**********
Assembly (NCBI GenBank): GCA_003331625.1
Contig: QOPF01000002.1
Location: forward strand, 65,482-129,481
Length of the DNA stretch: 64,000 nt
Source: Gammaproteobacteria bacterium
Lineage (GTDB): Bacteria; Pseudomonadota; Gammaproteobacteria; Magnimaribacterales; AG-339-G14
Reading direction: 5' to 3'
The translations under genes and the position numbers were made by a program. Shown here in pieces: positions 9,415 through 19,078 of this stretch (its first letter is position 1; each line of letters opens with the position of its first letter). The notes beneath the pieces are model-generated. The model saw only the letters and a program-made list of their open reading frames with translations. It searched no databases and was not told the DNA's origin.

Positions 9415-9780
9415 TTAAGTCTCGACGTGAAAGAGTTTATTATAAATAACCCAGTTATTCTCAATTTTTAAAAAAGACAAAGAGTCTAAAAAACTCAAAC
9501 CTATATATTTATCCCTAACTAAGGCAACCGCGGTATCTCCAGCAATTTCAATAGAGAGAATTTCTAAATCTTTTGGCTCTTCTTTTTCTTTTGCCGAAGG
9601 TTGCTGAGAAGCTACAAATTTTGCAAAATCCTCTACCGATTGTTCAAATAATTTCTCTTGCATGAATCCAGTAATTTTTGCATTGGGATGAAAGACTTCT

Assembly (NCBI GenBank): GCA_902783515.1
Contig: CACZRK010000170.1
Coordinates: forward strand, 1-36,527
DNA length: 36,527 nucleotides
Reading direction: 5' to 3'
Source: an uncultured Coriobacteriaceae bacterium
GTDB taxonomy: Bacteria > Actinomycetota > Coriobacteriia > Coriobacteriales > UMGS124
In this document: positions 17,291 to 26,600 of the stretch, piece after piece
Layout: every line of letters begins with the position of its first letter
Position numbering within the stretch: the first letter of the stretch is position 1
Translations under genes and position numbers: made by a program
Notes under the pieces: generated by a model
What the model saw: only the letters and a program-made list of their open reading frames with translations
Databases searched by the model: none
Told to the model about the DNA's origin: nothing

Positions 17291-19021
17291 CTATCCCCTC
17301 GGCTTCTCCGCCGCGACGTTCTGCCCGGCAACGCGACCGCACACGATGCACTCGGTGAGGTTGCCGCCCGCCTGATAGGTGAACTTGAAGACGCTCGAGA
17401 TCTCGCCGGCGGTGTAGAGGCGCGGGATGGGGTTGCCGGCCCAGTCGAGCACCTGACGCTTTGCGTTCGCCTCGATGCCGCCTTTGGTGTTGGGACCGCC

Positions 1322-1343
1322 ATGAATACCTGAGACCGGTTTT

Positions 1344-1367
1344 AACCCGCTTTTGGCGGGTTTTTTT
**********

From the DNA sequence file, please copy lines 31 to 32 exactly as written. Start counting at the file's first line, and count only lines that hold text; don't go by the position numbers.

17401 TCTCGCCGGCGGTGTAGAGGCGCGGGATGGGGTTGCCGGCCCAGTCGAGCACCTGACGCTTTGCGTTCGCCTCGATGCCGCCTTTGGTGTTGGGACCGCC

Positions 1322-1343